Sisko explains on the way home that Boone was actually a Cardassian spy who replaced the real Boone eight years ago, as genetic tests from Doctor Bashir confirmed. They first became suspicious when Boone's wife spoke of how radically different he was when released from imprisonment after the Cardassians captured him at Setlik III. O'Brien is still confused as to why the Cardassians would want to frame him, but as Odo points out it was never about O'Brien. The entire scheme was an elaborate plot to give the Cardassian Central Command an excuse to destroy the Federation colonies on the Cardassian side of the Demilitarized Zone. After all, if the Federation itself was supporting the Maquis, the Cardassians would have no choice but to use military action. When Sisko entered with Boone, Makbar knew he had the ability to embarrass the High Command with all of Cardassia watching.
"I've been told that I've already been charged, indicted, convicted, and sentenced. What would I need with a lawyer?"
"Well, Mr. O'Brien, if it sounds immodest of me I apologize, but the role of public conservator is key to the productive functioning of the court. I'm here to help you concede the wisdom of the state."
"I've been in service to the Federation — Starfleet — all my adult life. No one has ever questioned my loyalty. No one in my entire life has ever had cause to ask, 'Miles O'Brien, are you a criminal?' I took an oath to defend the Federation and what it stands for. I don't steal from them, I don't lie to them... I'm no angel, but I try to live every day as the best human being I know how to be. I need my little girl to wake up every morning and look up at me and see a man she can respect! Until now, she could."
"Being accused of a crime is not a disgrace, Chief. Some of the great figures of history have shared the honor."
"I didn't figure on dying a martyr."
"Not all of them were martyrs. Not all of them died. Some of them were just innocent men like you."
"The offender Miles O'Brien, human, officer of the Federation's Starfleet, has been found guilty of aiding and abetting seditious acts against the state. The sentence is death; let the trial begin."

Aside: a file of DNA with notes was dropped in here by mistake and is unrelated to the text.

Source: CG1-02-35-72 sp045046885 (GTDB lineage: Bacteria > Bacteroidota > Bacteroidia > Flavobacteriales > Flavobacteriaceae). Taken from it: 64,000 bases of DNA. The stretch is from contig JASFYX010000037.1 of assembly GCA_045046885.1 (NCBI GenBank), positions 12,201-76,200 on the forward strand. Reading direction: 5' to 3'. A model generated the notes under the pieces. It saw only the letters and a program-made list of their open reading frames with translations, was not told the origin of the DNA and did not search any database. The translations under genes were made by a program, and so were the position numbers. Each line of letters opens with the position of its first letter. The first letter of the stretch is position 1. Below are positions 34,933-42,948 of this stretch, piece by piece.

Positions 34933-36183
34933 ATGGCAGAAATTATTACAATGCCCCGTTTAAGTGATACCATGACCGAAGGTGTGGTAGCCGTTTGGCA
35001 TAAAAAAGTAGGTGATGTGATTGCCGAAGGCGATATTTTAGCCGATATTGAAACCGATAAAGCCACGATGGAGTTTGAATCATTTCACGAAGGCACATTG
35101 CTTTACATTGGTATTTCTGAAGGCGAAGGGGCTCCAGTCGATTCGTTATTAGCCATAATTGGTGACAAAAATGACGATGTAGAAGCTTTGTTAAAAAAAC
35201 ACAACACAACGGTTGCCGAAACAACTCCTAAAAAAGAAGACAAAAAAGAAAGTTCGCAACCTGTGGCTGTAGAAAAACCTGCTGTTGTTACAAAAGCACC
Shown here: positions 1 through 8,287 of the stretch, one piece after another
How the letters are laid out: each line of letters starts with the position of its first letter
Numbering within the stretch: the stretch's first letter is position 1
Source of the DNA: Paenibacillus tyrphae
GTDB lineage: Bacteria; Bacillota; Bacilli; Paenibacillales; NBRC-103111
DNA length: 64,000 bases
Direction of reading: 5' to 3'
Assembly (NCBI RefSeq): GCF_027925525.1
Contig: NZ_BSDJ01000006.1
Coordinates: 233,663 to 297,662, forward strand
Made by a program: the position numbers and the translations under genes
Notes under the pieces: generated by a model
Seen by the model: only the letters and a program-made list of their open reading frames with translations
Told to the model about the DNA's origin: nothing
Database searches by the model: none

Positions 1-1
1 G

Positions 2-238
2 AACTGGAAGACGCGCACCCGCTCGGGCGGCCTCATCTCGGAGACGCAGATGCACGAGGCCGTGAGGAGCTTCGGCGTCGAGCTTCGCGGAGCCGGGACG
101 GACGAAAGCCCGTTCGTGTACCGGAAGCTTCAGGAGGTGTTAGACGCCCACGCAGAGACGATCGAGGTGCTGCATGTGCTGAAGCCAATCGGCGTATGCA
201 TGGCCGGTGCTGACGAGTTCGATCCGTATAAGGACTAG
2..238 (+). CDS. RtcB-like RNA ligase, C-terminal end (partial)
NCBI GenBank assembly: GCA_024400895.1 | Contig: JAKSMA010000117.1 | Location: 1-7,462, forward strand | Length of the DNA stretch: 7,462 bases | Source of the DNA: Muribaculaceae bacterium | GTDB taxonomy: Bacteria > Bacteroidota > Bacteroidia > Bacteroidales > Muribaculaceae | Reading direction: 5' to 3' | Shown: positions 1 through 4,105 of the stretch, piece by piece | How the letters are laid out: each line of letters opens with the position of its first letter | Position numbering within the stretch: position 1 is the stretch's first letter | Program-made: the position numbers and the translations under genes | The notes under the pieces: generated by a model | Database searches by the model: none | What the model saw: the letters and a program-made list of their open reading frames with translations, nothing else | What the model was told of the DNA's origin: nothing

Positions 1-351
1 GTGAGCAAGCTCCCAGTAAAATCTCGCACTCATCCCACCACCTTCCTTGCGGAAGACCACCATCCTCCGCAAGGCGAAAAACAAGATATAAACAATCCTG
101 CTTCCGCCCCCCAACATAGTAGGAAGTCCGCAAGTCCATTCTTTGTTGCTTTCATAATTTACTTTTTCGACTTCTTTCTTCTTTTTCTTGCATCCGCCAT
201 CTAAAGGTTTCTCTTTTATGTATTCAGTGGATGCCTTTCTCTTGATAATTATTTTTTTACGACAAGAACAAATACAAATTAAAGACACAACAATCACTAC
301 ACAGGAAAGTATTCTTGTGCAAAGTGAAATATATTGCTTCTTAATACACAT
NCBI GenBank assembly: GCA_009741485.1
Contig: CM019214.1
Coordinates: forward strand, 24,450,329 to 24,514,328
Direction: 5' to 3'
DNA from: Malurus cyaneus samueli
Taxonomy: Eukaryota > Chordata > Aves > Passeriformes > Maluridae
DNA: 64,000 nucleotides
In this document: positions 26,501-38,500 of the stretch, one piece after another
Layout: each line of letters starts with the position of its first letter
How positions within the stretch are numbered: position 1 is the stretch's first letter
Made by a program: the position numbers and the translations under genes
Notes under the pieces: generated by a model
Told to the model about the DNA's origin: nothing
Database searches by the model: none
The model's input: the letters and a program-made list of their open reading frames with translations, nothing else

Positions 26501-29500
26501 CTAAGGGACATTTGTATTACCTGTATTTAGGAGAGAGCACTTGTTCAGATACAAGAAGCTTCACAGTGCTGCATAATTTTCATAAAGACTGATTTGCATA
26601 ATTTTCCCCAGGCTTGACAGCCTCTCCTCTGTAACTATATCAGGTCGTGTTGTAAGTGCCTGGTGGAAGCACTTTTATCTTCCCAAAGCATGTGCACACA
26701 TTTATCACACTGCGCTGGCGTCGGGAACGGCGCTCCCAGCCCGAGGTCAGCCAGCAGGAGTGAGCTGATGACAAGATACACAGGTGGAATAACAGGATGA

- - Makbar
- Although generally well received among fans, "Tribunal" has been criticized for having a deus ex machina-style ending.
- The plot of the episode elaborates on a statement made by Gul Dukat: "On Cardassia, the verdict is always known before the trial begins, and it's always the same." (DS9: "The Maquis, Part II")
- The discussion to to which Evek alludes occurred when O'Brien contacted Evek for assistance in exterminating a colony of Cardassian voles that had made its home aboard DS9. At the time, he was credited simply as "Cardassian Officer." (DS9: "Playing God")
- Andrew Robinson (Garak) has likened the Cardassian brain to the reptilian portion of the human brain, which in Robinson's words "knows what boundaries are ... [and] how to take care of itself so that the species survives." Consequentially, Cardassian philosophy places order above both freedom and equality, resulting in an Orwellian society where the good of the state is placed above that of the individual. Kovat epitomizes this philosophy in his defense of the legal system: "Whatever you've done, whatever the charges against you, none of that really matters in the long run ... This trial is to demonstrate the futility of behavior contrary to good order."
- One might wonder how a system of justice with so much potential for abuse could survive for hundreds of years as Makbar claims it has, but if prior episodes are any indication, other aspects of Cardassian society reflect a similar attitude. For example, The Never Ending Sacrifice, which tells of seven generations of a Cardassian family all living in servitude to the state, is "the finest Cardassian novel ever written" according to Garak. (DS9: "The Wire")
- When O'Brien is subjected to extremely bright light in the darkened processing room, the Cardassians are employing a psychological tactic known as monopolization of perception. Often used in interrogations and brainwashing, the most common defense is for the captive to focus on something dear to him or her (in O'Brien's case, the Federation and Starfleet). This is why he repeats his statement of identity several times despite the hopeless circumstances.
- The chair in which O'Brien is placed during his processing is conspicuously similar to those used at most dental offices.
- This was the first episode directed by Avery Brooks.
- Sending the Enterprise-D to the Demilitarized Zone was a tribute to Star Trek: The Next Generation, as "Tribunal" was the first Star Trek episode to air after TNG's series finale, "All Good Things..."
Links and References
- Rosalind Chao as Keiko O'Brien
- Richard Poe as Evek
- Caroline Lagerfelt as Makbar
- John Beck as 'Raymond Boone'
- Fritz Weaver as Kovat
- Julian Christopher as Cardassian Voice
- Majel Barrett as Computer Voice
Cardassia Prime; Cardassians; Cardassian Articles of Jurisprudence; Cardassian Bureau of Identification; Cardassian Union; conservator; Enterprise-D, USS; Federation-Cardassian War; Hideki-class; Maquis; Minezaki; Prokofiev, USS; Rutledge, USS; Setlik III; Setlik III massacre; Valdemar, USS; Volon III;